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EXCLUSIVE: Document names Greg Kelley’s friend as new suspect in child sex case

Some fumbles on the way to family comfort at Sala & Betty


Aquarelle hid in plain sight just off West Sixth Street for more than a decade. Amid the strip stuffed with burgers, pizzas and sandwiches, the French culinary artistry practiced at Aquarelle felt like an indulgent and rewarding retreat.

Chef Teresa Wilson co-founded the charming dollhouse restaurant in 2000, after 17 years at Italian restaurant Basil’s, and she brought the French restaurant to a place of prominence in Austin’s dining scene. She and her partners sold the restaurant in 2012, and Wilson took a respite from the industry.

She returned to the scene in January with a new approach. Sala & Betty departs from the high French technique and flavor profiles of Aquarelle for a homespun play on comfort. Wilson’s concept for the restaurant was to deliver well-rounded, responsibly sourced meals for busy families (and the rest of us) without skimping on flavor.

The two namesake sandwiches at the airy and homey restaurant both include crunchy auburn french fries wedged between tawny and crusty bolillo rolls. Tender roasted chicken spilled from the Sala ($8.50), the sandwich awoken from its smoky nap with refreshing cilantro-mint yogurt.

Stuffed with juicy pork, the fat running crisp at its edges, the Betty ($8.50) is no dainty wallflower, doubling down on richness with smoked tomato aioli and green chili queso. The Mr. T. (named after Wilson’s husband, Terry) also packs fries into its layers of chewy smoked sirloin on a bolillo roll slathered with avocado aioli and blue cheese dressing ($10).

On multiple visits, the regular hamburger ($10.50) and the tonier “gourmet burger” with tomato jam and Dijonaise ($12.50) were ordered medium but suffered from too much time on the grill, all shades of pink vanquished by the heat.

The roster of sandwiches (which can alternatively be ordered in a kale wrap or cauliflower tortilla at an additional charge) also includes a shrimp po-boy and vegetarian options, and accounts for about half the lunch menu. The other half is dedicated to a few salads, soups and chalkboard specials, as well as several Texas-raised meats (those found in the Sala, Betty and Mr. T.) served by the pound ($17-$19) and some side dishes ($4 for small and $8 for large).

One lunch special named “veggie delight” burst with the sweetness of persimmons and caramelized Brussels sprouts atop a tangle of rice noodles. The $7 dish spoke to Sala & Betty’s commitment to seasonal and regional sourcing and appealing prices, but the noodles sank in an overwhelming bath of coconut cream sauce.

Lunch is a counter-service affair at the restaurant defined by subway tile, caged light fixtures, stained cements floors and wood fixtures inside and a large covered patio colored with Carolina blue furniture outside. The evenings take on a slightly more formal air, with table service and an expanded menu.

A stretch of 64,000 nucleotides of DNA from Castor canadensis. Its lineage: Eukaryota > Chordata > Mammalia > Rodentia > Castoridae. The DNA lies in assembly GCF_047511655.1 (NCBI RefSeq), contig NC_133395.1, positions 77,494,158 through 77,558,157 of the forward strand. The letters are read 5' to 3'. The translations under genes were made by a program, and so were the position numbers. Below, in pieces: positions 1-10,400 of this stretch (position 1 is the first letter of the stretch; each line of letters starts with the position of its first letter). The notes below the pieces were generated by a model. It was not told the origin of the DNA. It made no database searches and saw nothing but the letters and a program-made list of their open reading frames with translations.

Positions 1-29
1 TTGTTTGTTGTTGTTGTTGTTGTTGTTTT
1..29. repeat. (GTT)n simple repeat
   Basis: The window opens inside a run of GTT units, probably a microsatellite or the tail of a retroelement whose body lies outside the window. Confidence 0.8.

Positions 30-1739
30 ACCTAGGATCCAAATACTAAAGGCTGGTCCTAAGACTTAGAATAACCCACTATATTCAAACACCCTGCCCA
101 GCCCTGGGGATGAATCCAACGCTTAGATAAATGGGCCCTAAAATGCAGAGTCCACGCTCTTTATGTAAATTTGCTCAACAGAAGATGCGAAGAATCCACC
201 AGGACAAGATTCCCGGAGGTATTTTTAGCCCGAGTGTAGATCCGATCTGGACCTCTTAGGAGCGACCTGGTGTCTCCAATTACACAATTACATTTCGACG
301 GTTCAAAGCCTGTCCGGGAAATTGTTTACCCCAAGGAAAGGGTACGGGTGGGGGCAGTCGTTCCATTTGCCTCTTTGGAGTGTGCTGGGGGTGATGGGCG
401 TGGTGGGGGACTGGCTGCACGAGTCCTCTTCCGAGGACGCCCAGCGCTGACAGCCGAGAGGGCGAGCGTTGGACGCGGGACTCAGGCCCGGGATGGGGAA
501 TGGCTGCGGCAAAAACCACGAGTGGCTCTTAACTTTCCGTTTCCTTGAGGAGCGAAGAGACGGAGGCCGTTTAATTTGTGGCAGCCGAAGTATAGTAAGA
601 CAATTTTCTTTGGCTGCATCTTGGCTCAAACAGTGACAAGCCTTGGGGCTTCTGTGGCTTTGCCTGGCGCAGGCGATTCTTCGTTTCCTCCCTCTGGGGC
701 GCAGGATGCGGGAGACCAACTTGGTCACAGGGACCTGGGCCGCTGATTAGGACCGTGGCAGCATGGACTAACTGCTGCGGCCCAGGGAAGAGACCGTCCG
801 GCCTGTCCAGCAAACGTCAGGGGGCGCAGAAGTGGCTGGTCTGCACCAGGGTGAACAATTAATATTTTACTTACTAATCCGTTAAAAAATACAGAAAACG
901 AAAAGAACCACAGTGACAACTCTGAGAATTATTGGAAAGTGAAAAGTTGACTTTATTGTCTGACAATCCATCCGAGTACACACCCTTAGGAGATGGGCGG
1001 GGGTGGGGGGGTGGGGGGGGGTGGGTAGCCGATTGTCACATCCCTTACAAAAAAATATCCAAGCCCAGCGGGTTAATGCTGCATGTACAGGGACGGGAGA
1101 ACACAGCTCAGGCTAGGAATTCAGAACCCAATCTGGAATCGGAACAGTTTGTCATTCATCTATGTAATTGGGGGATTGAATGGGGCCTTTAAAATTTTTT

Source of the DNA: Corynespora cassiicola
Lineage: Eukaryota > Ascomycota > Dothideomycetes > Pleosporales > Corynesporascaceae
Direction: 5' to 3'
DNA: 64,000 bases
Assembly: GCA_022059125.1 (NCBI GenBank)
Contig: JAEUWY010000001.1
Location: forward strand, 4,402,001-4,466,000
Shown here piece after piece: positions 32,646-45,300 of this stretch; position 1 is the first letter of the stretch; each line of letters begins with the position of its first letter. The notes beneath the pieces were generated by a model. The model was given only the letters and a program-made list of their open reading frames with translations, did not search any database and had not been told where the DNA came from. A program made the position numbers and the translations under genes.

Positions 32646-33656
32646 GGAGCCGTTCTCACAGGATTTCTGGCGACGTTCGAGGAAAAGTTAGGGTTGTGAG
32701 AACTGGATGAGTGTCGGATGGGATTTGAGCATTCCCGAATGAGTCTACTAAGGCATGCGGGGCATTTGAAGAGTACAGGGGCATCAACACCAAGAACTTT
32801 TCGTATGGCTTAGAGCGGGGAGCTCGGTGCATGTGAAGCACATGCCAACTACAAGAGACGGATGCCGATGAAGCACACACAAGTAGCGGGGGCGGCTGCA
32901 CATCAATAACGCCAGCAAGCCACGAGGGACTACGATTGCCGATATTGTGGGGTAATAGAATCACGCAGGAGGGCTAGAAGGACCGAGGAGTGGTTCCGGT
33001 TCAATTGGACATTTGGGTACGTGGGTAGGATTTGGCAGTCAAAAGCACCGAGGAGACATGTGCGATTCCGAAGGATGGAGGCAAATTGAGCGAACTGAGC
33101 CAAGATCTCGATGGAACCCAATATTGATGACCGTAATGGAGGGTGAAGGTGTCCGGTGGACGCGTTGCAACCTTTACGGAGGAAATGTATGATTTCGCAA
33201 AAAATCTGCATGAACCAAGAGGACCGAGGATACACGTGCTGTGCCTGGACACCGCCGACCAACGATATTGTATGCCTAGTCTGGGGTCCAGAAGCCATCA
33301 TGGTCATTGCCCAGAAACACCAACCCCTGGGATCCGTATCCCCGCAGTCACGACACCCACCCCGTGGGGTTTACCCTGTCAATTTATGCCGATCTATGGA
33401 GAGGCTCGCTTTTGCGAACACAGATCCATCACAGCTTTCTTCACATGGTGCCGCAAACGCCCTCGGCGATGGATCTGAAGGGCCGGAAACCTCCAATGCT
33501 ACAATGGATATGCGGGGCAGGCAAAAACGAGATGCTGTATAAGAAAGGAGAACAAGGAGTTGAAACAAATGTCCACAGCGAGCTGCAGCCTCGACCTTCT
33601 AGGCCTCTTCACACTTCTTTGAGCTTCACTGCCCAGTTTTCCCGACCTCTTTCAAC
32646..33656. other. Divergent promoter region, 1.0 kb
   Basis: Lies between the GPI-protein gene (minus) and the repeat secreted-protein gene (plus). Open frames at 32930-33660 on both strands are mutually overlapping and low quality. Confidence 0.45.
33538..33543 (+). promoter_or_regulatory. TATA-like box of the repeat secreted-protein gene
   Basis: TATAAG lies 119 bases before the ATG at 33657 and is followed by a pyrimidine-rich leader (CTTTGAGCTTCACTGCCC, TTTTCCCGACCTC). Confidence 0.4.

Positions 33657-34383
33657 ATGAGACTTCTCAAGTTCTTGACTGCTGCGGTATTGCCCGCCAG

The meats by the pound also hold a major place on the dinner menu and serve as the backbone of the to-go menu offered at Sala & Betty’s drive-thru operation. The drive-thru functions throughout the day and night (breakfast service came to a halt a few months ago), which may be a questionable decision.

At a recent mid-week dinner, the kitchen felt the strain of servicing a restaurant buzzing with customers inside, outside and in the drive-thru lane. Since the restaurant advertises itself as family-friendly, invites diners’ families into its home, and promises “TLC” served “PDQ,” I took seven family members with me to dinner. Another group of the same size arriving minutes before us apparently had the same idea, and the sudden wave of guests crashed internal operations, with 45 minutes passing between ordering and the arrival of entrees. I’m not an expert on children, but in my experience they get restless after sitting too long without food. So do many adults.

A delayed gnocchi appetizer ($7) helped momentarily satiate our antsy crew, its perfumed, come-hither thyme-brown butter sauce punctuated with the vegetal brace of Swiss chard, the crunch of celery and a puckering apple cider gastrique.

A family-style deal of 1 pound of meat and two sides is intended to serve four people. The smoked beef sirloin (sourced from Strube Ranch in North Texas) shined with its deep crimson center, but the dry meat was ornery and under-seasoned. The accompanying avocado aioli added some life, but a little of that stuff goes a long way. Tender cubes of tomato-stewed potato lost their bright acidic punch under a lacquer of melted cheese, but garlic green beans popped with flavor and texture.

The family-style concept of roasted and smoked meats served by the pound with homemade sides reminded me of prepared meals from the cases at Central Market or Whole Foods, which makes sense given that Sala & Betty executive chef and fellow Aquarelle veteran Charles Mahle has worked at both high-end grocers.

Service at the restaurant — named for two sisters and staffed with Wilson’s daughter and brother — brimmed with a familial warmth even when the kitchen lagged. The two star dishes — a buttermilk biscuit stacked with fried chicken, fried egg, and bacon beneath a blanket of melted cheddar and gravy ($12) and a clever but tiny meatless mushroom “meatloaf” ($10) topped with roasted tomatoes and fried shallots – epitomized the restaurant’s aims to comfort. The bread pudding tapped similar nostalgia centers, the fluffy and moist bread sweetened with persimmons and persimmon crème Anglaise ($5). The dessert spoke to Wilson’s culinary past while pointing a way forward for a restaurant still struggling to find its way.



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